On 25 September 1944, 1,500 male prisoners were transported from Neuengamme concentration camp to Schwesing near Husum. On the following day, the men arrived at an empty camp of huts located on the embankment of what was then the railway line between Flensburg and Husum. The camp was designed to hold just 400 people and had been established for the Reich Labour Service (Reichsarbeitsdienst). The camp is also known by the name “Engelsburg”, the part of Schwesing in which it was located.
The prisoners were used to construct the so-called “Friesenwall”, a series of fortifications designed to defend against a feared Allied landing on the North Sea coast. This work was commissioned by the Reich Defence Commissar (Reichsverteidigungskommissar) in Military District X (Wehrkreis X). Each day, the men had to perform ten to twelve hours of hard labour. In October 1944, a second transport with 1,000 prisoners arrived at the camp, bringing the total number of prisoners forced to live in the completely overcrowded huts to over 2,500. This overcrowding led to mass deaths. The exact number of deaths at the Schwesing camp is not known; only 297 prisoner deaths were registered.
The Schwesing camp was probably disbanded because the Wehrmacht High Command abandoned the construction of the “Friesenwall” when the military situation changed. On 29 December 1944, the SS took the prisoners back to the main camp at Neuengamme.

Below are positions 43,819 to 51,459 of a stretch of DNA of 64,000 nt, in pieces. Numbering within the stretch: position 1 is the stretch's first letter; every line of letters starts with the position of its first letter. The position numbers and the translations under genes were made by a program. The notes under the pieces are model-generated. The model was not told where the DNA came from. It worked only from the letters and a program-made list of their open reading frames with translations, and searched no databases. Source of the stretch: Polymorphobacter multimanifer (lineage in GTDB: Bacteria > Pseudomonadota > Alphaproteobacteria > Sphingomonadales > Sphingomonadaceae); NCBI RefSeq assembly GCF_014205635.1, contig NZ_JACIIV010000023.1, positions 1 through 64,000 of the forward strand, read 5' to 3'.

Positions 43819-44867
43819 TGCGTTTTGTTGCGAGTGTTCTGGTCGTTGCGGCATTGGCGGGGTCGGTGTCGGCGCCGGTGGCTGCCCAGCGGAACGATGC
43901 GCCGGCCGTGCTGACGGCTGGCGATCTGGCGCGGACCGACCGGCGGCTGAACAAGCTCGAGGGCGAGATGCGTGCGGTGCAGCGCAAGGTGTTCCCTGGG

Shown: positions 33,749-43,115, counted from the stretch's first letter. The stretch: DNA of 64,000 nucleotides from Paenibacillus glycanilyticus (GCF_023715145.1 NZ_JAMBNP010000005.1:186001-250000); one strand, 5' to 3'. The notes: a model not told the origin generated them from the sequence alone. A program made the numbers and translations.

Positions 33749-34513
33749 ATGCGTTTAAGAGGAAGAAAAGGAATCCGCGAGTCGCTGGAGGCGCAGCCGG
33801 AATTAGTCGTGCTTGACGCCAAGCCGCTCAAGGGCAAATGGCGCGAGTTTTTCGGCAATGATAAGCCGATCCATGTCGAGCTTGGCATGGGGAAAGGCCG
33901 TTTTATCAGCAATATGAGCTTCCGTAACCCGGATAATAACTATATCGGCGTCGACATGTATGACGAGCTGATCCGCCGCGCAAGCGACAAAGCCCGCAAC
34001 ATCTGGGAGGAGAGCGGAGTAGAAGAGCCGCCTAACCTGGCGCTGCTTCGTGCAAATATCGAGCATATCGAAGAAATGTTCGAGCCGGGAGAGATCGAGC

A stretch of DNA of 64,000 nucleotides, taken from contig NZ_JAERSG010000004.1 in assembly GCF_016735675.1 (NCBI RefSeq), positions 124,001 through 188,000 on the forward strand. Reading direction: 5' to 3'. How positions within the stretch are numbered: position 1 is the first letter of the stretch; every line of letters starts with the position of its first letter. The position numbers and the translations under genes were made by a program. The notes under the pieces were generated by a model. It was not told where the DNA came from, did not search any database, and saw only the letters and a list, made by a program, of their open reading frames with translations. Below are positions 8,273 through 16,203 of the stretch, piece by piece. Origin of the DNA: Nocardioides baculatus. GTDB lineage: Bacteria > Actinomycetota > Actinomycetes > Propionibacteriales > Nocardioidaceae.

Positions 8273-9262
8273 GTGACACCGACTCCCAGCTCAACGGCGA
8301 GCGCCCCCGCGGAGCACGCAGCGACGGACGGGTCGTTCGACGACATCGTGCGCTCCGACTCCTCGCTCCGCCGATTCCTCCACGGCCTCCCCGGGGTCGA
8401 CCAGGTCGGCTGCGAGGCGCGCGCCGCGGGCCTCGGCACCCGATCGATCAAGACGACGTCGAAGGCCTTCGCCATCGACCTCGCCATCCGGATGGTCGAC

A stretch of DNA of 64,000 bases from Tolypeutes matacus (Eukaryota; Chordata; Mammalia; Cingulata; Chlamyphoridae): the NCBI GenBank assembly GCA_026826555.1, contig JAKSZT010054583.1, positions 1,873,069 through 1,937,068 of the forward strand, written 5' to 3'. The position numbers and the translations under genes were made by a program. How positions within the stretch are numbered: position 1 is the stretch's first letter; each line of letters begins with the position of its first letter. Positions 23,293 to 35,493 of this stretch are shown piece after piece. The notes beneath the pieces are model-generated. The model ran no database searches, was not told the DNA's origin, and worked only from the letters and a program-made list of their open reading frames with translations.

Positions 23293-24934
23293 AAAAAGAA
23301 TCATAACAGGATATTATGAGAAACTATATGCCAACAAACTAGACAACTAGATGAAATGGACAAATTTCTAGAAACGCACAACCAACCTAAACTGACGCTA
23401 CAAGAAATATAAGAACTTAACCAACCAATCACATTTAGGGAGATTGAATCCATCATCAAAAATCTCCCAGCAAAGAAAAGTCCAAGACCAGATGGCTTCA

The commander of the Schwesing camp was SS-Untersturmführer Hans Hermann Griem. His deputy was SS-Oberscharführer Emanuel Eichler.
26 September 1944 to 29 December 1944
2600 Male Prisoners
Construction of fortifications and anti-tank ditches ("Friesenwall" project)
Reich Defence Commissar in Military District X
From Husum city centre, take Bundesstraße 200 (A-road) in the direction of Flensburg, after about 4 km turn right towards Schwesing (street sign: “Gedenkstätte”), after 100 metres there will be a car park on the right with information boards.
Following a decision by the Nordfriesland district council, an artistic memorial was dedicated on 27 November 1987. The memorial was initiated by survivors of the camp and the “Working Group for Researching North Frisian Concentration Camps” (Arbeitsgruppe zur Erforschung der nordfriesischen Konzentrationslager), which had campaigned since the early 1980s for a memorial and whose efforts led to public debates on the issue.
The grounds of the former camp, which contain numerous scattered traces of the camp buildings, were placed under a preservation order in October 1995. In 1998 a multi-lingual plaque was installed, and in 2000 the cobblestone camp street was excavated. The memorial was completed in 2002 with the erection of steles for each of the 297 prisoners known by name who died at the camp.
In April 2017 a permanent exhibition was opened.
(postal adress:) Stiftung Nordfriesland
Schloss vor Husum
Tel.: +49 (0) 4841 – 8 97 30
Fax: +49 (0) 4841 – 8 97 31 11
Information leaflets and audioguides available in German, English, Danish, French, Dutch, Polish.